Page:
Kid-Friendly Gardening: Making New Plants from Old
Looking for more gardening fun with your little ones? If you (or your child) has a green thumb, go beyond planting seeds and discover more about plants, growth, and the natural sciences.
Even preschoolers learn natural science best when they’re able to go deep, rather than broad. So feed the passion for all that goes on in the garden – and teach them how to grow new plants from old ones. You’ll be nurturing your child’s sense of adventure and curiosity, helping to develop an understanding of the natural world around them, and introducing some pretty cool science.
Gardening As a Life Science Experiment
For young children, lectures and formal lessons can be a real snooze. They simply don’t have the attention span to listen for long periods. Instead of merely talking about our amazing natural world, delve into some hands-on learning and experimentation with real materials.
This project, where kids will get to propagate a plant, offers the perfect opportunity to introduce many facts about natural science without getting too wordy. Kids will see results in action and better understand what’s going on.
And don’t be shy about using real scientific terms. It will be filed away in your child’s brain to connect with more learning and more concepts as they get older.
Building on Scientific Knowledge
When you grow new plants from old ones, you’re building on scientific concepts that your young children probably already know. They already know that plants grow and change and that certain actions cause certain results. Those are concepts used in scientific reasoning.
Watering a plant causes it to grow. Putting it in the sunlight speeds up the process. Some kids might even have the beginning understanding of systems of scientific classification, such as types of vegetables or types of trees. So keep in mind the level of knowledge your children already have, and build on it.
How to Get Started
Methods for propagating, or getting new plants from old ones, include: stem cutting, leaf layering, dividing the plant, root cuttings, and grafting. If you’re working with young children, stem cutting is the easiest method and a good place to start. With this method, newly rooted stems grow into a new plant, exactly like the old one.
What you’ll need:
- Sharp knife or garden scissors (keep them out of little hands!)
- Soilless potting mix
- Garden gloves for everyone
- A few 3” terracotta or plastic pots
- A drinking glass for water
What Is Soilless Potting Mix?
Soilless potting mixture is a sterilized combination of vermiculite, shredded bark of various kinds, and sometimes coconut fiber called “coir”. This mixture is light, drains very fast, and allows roots to develop more quickly than in garden soil. Use this in your experiment for best results. Garden soil is likely to have lots and lots of little organisms in it; some of them carrying potentially harmful plant disease bacteria.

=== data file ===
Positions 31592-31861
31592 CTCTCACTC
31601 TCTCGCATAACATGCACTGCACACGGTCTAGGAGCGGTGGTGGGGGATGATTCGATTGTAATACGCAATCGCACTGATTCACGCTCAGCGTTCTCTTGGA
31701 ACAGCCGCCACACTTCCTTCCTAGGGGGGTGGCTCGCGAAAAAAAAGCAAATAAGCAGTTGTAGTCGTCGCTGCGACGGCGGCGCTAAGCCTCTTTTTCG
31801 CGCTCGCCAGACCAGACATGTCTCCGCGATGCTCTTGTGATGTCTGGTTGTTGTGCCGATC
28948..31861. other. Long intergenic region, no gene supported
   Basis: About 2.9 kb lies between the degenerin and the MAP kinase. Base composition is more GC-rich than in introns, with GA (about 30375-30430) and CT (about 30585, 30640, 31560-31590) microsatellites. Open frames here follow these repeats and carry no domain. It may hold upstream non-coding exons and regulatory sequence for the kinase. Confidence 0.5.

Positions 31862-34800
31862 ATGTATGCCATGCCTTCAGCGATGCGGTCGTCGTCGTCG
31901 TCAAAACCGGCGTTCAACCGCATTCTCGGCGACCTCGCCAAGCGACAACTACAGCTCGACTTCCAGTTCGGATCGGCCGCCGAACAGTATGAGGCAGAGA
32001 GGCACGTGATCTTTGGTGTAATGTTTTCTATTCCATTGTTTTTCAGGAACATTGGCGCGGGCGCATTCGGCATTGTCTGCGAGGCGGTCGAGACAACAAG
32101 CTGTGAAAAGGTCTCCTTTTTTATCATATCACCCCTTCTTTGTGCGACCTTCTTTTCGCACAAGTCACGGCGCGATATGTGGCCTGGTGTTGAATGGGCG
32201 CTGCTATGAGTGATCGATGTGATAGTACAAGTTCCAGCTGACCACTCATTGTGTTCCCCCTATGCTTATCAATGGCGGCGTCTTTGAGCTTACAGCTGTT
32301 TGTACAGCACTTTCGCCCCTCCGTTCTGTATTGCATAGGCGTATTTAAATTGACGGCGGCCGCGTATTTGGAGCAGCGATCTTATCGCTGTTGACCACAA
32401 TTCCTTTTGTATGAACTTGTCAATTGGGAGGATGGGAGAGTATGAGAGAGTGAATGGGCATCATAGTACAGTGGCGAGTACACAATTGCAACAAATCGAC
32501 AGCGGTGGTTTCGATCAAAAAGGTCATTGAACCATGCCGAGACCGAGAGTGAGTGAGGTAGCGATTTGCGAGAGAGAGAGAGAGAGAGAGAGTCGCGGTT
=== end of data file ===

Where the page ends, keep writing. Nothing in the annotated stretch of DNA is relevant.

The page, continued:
Prepare the Pots
This will be messy so put a sheet of plastic, an old tablecloth, or newspaper on a table. Set the pots on a cookie sheet to catch the water that drains out. Fill each pot with the soilless potting mixture to 1 inch below the brim. Pat down gently and moisten it with water.
Go on a Plant Hunt, Snip And Cut
Start with something simple like the houseplant. Choose a stem that has at least 3 or 4 leaves close to the tip. Cut a 3 to 6 inch piece off the tip end that has at least 2 or 3 leaves attached to it. Four leaves will be even better.
Make the cut yourself if you are working with a child under 5, but let your older child take on the task, while you watch carefully. Remove the leaf closest to the cut end.
Snug in the Pot
Poke a hole in the potting mixture with your finger. Place the cut end of the stem snuggly into the hole and fill in the potting mixture all around it. Pat it down carefully and you’re ready to water.
Place the pot in a location with bright light, though not necessarily in direct sunlight. The plant creates new growth from the electromagnetic light of the sun. This is photosynthesis. It’s a long word to say to a preschooler but a memorable one nonetheless.
New roots develop in a few days or a few weeks, with varying rates for different plants. Tug very gently on the cutting and if there’s a feeling of resistance, new roots have taken hold. Now sit back and watch your plant grow.
Tools of Science
At this point, you might hand your child a magnifying glass for a close-up look at the plant. Your child will likely see little buds of green growth at the tip-end of the stem. There may even be a fine, hair-like root growing close enough to the topsoil to have a close look. So get observing!
Biological Change and Lifecycles
Through gardening with your child, you have the opportunity to nurture a potential interest in botany or other life sciences. As you get started on this project, notice the level of interest your child has. She may want to go on to other levels of experimentation such as measuring growth, identifying plant structure, measuring the effects of sunlight, or tracking plant life from seed to maturity.
Re-Pot to a Bigger Container
Let the plant develop new roots this way for a few weeks and then re-pot into a one-size-bigger container. Your child has a new plant of their own and a big load of science-learning under their belt.
Have you tried out some of the more advanced gardening techniques with your little one? Share your experiments with us!
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